Adolescent, Adult, Africa, Northern, Cross-Sectional Studies, Epidemics, Ethiopia/epidemiology, Female, HIV, HIV Infections/epidemiology, Hepatitis B/epidemiology, Hepatitis C/epidemiology, Humans, Male, Middle Aged, Needle Sharing/statistics & numerical data, Prevalence, Risk, Risk-Taking, Substance Abuse, Intravenous/epidemiology, Surveys and Questionnaires, Syphilis/epidemiology, Young Adult
in
African Journal of AIDS Research
volume
17
issue
3
pages
259 - 264
publisher
Taylor & Francis
external identifiers
  • pmid:30319040
  • scopus:85055099904
ISSN
1608-5906
DOI
10.2989/16085906.2018.1511604
language
English
LU publication?
no
id
b49baee4-78c1-4140-bf77-297bb9d8ec9c
date added to LUP
2019-09-12 09:53:20
date last changed
2020-02-12 10:14:27
@article{b49baee4-78c1-4140-bf77-297bb9d8ec9c,
  abstract     = {<p>BACKGROUND: Ethiopia is one of the sub-Saharan African countries most affected by HIV/AIDS. However, the country lacks data describing the extent of the epidemic among people who inject drugs (PWID). Thus, a bio-behavioural study was conducted in 2015 to generate strategic information on the magnitude of HIV, hepatitis B virus (HBV), hepatitis C virus (HCV), syphilis and related risk behaviours among PWID in Addis Ababa.</p><p>METHODS: A cross-sectional study using respondent-driven sampling was conducted among people reported to have injected illicit drugs within 6 months before the study. Males and females aged 15 years or above and who were resident in Addis Ababa were included in the study between 26 March and 22 May 2015. Data was analysed using respondent-driven (RDS) Analyst software.</p><p>RESULTS: A total of 237 participants, including 6 seeds, enrolled in the study; most of the PWID were males (96%) with a mean age of 26 years. Most (79%) of the PWID reported injecting heroin but also reported using non-injecting drugs, including marijuana or ganja (47%) and/or khat (31%). Forty per cent of PWID reported ever sharing needles and 56% reported sharing other injecting equipment. However, only 14% reported injecting daily, and 49% reported injecting only 1 to 3 times a month. HIV prevalence was 6%, HBV was 5.1%, HCV was 2.9% and syphilis 5.1% among PWID. Among HIV-positive PWID, 60% reported sharing a needle the last time they injected.</p><p>CONCLUSION: Even though the prevalence of HIV among drug users is not much higher than in the general population in Addis Ababa, the needle sharing prevalence was high. Thus, this baseline study shows the need to establish harm reduction programmes and prevention strategies for the PWID in Addis Ababa.</p>},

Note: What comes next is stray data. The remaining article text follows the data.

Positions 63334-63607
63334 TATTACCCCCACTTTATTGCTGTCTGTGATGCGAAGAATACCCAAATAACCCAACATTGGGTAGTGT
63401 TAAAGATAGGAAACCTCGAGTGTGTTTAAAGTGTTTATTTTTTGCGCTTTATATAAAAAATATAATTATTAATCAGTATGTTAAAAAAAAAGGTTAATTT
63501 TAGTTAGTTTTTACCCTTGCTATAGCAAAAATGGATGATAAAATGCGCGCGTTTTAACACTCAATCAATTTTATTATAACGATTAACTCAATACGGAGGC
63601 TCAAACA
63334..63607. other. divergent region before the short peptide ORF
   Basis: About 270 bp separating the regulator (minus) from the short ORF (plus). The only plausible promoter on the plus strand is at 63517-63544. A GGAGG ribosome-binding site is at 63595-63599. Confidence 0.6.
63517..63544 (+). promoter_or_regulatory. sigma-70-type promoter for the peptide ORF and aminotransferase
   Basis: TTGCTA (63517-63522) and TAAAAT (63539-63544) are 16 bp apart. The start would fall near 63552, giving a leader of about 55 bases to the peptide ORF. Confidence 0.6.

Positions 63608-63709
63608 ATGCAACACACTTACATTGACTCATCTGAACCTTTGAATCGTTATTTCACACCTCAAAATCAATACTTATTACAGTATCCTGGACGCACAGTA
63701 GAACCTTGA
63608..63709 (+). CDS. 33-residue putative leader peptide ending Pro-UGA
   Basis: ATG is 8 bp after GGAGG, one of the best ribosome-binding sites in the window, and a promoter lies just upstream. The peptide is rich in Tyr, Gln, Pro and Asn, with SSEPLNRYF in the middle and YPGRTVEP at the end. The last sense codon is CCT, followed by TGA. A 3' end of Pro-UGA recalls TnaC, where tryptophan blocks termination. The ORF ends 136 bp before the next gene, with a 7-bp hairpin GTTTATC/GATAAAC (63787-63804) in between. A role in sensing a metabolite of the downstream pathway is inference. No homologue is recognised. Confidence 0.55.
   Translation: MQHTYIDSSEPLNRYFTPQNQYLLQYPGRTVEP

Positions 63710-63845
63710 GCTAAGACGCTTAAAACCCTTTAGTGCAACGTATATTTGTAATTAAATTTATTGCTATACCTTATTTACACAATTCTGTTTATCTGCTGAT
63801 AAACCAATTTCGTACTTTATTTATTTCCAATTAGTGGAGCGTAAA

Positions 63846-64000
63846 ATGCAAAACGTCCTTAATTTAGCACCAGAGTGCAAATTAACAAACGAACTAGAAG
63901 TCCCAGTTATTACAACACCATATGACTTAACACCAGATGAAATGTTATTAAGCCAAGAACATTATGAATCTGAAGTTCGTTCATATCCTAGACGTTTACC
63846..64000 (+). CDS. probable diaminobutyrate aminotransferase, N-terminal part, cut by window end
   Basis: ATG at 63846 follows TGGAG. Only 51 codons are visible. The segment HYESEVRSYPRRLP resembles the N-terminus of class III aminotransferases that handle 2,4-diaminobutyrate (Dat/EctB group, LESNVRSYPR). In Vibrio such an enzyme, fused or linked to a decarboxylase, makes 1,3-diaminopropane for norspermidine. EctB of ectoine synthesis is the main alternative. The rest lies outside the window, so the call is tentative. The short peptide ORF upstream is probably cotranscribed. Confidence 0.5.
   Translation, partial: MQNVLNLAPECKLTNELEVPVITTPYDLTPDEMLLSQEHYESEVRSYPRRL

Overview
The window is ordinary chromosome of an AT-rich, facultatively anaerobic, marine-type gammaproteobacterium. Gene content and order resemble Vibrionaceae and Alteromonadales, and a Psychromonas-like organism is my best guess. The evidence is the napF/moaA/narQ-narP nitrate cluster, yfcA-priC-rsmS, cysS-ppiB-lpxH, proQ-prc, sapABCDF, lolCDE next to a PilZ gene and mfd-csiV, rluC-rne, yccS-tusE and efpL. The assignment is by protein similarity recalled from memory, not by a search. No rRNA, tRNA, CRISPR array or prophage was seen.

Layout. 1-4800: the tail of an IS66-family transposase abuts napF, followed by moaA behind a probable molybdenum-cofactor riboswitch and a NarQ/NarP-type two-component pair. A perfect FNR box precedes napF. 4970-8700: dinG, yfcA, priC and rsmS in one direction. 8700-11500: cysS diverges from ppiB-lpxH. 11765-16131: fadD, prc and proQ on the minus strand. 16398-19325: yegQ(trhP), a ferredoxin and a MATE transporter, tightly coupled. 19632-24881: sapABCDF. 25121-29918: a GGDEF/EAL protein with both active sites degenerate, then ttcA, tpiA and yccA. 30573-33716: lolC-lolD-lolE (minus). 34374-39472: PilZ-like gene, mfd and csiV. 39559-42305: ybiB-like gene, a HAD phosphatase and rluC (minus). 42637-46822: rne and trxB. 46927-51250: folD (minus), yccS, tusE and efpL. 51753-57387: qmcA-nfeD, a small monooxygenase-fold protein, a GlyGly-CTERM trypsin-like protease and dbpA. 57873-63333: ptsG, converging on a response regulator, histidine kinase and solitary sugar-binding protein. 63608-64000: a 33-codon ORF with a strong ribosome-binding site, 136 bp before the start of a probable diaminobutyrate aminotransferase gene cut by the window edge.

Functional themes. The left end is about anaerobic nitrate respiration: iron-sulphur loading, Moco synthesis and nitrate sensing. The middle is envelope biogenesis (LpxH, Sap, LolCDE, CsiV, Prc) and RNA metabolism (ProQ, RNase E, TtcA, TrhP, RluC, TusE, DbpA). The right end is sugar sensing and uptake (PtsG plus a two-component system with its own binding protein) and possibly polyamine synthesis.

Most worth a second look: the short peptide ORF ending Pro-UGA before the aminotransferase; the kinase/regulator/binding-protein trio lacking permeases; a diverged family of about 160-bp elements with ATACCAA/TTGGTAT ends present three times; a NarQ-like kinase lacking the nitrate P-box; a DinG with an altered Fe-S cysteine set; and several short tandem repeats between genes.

author       = {Demissie, Minilik and Johnston, Lisa G and Muleta, Mekonnen and Desyebelew, Dires and Belete, Wudinesh and G/Egxiabehre, Atsbeha and Gezahegn, Nigussie and Kassa, Desta and Aseffa, Yibeltal},
  issn         = {1608-5906},
  language     = {eng},
  number       = {3},
  pages        = {259--264},
  publisher    = {Taylor & Francis},
  series       = {African Journal of AIDS Research},
  title        = {Prevalence of HIV and other infections and injection behaviours among people who inject drugs in Addis Ababa, Ethiopia},
  url          = {http://dx.doi.org/10.2989/16085906.2018.1511604},
  doi          = {10.2989/16085906.2018.1511604},
  volume       = {17},
  year         = {2018},
}